By Clive Leviev-Sawyer of The Sofia Globe
For a few weeks, they seemed to control Bulgaria’s agenda. But now, Bulgaria’s protest movement and its leaders are disappearing beneath of the waves of conventional politics.
Bulgaria would have had regular parliamentary elections in 2013 anyway, in July, but the resignation of the Boiko Borissov government in response to a violent incident during a protest in Sofia brought these forward to May 12.
The protest movement had insisted that it wanted, among other things such as lower electricity prices, a wide step away from established political parties and practices. For a moment, there was talk of boycotting the elections.
But reality found some of the protest leaders reviving long-disused registered parties to put forth a “protesters party” in the 2013 elections, while others have now appeared in the lists of other lesser parties.
The protest group around Angel Slavchev, Doncho Dudev and Yanko Petrov is one that has revived a long-effectively-defunct political party. While they themselves are not standing, this trio invited nominees from the several cities where there had been protests, as well as inviting people to send money for their registration and campaign, while also borrowing money from banks. Another “face” of the protests, flautist Kristian “The Golden Flute” Koev is on the candidates list of the Middle European Class party, funded by a Bourgas business person. Anton Dimitrov, who broke with Yanaki Ganchev’s Eagle Bridge protest movement, is standing in the mining town of Pernik on a “Council for Change” list.
The most recent large-scale opinion poll in Bulgaria, by agency BBSS Gallup, said that no protesters’ party would get into Parliament. Two earlier polls, by separate agencies, in one case saw a protesters’ party of having a chance of getting the minimum 10 seats, while the other said they would get no seats at all.
The same BBSS Gallup poll, released on April 17, recorded a high level of disillusionment among Bulgarians with the “protest leaders”. According to the poll, no one of quality and reputation had emerged from the protest process. And, the same poll added, more than 40 per cent believed that after the May 12 elections, nothing would change.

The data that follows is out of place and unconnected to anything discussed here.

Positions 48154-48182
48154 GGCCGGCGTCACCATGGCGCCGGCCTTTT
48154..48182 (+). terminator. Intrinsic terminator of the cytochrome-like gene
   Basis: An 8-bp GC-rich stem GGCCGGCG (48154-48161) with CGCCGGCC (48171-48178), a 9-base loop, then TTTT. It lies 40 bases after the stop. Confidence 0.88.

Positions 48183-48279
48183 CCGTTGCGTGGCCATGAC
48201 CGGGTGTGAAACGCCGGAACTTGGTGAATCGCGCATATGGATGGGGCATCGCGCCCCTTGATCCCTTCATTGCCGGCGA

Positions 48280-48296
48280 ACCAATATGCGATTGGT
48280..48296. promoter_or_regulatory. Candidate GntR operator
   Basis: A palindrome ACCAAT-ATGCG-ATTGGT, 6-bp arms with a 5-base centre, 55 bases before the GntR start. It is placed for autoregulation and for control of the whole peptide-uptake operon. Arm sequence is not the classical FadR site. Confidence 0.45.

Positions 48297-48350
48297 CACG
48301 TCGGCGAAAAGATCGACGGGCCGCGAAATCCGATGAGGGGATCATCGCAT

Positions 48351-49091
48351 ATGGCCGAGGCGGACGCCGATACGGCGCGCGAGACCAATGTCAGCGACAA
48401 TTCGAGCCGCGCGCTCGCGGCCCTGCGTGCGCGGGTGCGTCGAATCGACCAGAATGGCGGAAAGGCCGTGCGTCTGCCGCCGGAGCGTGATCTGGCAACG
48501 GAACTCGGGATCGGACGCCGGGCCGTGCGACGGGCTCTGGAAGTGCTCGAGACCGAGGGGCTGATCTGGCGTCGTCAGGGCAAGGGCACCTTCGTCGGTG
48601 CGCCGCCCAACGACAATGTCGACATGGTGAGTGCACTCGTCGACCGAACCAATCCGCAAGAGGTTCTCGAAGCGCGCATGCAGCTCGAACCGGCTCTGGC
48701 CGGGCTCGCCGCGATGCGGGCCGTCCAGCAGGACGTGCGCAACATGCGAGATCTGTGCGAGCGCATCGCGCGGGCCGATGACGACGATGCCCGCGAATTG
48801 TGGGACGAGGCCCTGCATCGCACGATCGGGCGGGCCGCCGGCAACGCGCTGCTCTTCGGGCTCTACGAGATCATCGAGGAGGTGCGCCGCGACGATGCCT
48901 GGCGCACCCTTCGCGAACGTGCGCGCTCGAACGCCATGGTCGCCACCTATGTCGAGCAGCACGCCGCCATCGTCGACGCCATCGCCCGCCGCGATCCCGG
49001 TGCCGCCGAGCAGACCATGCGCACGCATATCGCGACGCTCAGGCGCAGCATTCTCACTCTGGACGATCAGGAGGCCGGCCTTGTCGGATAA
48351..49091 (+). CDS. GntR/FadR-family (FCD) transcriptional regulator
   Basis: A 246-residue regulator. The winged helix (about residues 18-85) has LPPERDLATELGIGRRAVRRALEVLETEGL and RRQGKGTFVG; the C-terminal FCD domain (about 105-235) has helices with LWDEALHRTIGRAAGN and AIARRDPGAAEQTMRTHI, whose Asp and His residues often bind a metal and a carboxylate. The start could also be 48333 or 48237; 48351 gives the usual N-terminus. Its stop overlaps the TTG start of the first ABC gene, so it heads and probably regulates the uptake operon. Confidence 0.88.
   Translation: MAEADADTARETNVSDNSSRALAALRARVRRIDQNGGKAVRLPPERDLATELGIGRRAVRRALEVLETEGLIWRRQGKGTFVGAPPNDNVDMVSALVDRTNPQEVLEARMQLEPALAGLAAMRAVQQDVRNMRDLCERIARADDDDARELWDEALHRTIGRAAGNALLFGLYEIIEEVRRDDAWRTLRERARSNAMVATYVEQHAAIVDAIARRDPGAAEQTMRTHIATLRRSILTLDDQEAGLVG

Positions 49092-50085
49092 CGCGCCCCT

Certainly, it seems clear from all polls that the two parties that will dominate parliamentary and national politics will be GERB and the Bulgarian Socialist Party, the parties that together have dominated politics for more than four years and that now are vying to form the next governing coalition. There will be two or three other parties in Parliament, either long-established ones – one is ultra-nationalists Ataka and other is the Movement for Rights and Freedoms, led and support in the main by Bulgarians of ethnic Turkish descent – and one led by a familiar face, former European Commissioner Meglena Kouneva.
In the case of the “Turkish party” as it is loosely referred to in Bulgarian political discourse, it has a history of coalitions with the socialists, although in 2013 it has not ruled out a coalition with GERB, if – in the words of the MRF leader Lyutvi Mestan – GERB’s governance programme fits the MRF agenda. Ataka has said it will not coalesce with anyone and GERB has said that it will not coalesce with Ataka, among other parties including the socialists. However, after the election, realities may prove different and it is usually a useful principle to not treat what parties say about coalitions before elections fully seriously.
There is another respect in which the question is open whether there will be change in Bulgaria. There have been repeated signals that after July, the point at which such adjustments are generally made, electricity prices will have to go up.
Finally, if the protests that brought many thousands of people on to the streets of Sofia and other cities in the closing months of winter result in nothing – a parliament with the same old parties, electricity and consumer prices going up – those ordinary people who turned out may well wonder what that was all about.
But then, of those polled, just less than 60 per cent said that protests should continue. But then again, recent weeks have seen protest turnouts steadily dwindling from thousands to perhaps, at best, dozens.
(Photo: © Clive Leviev-Sawyer)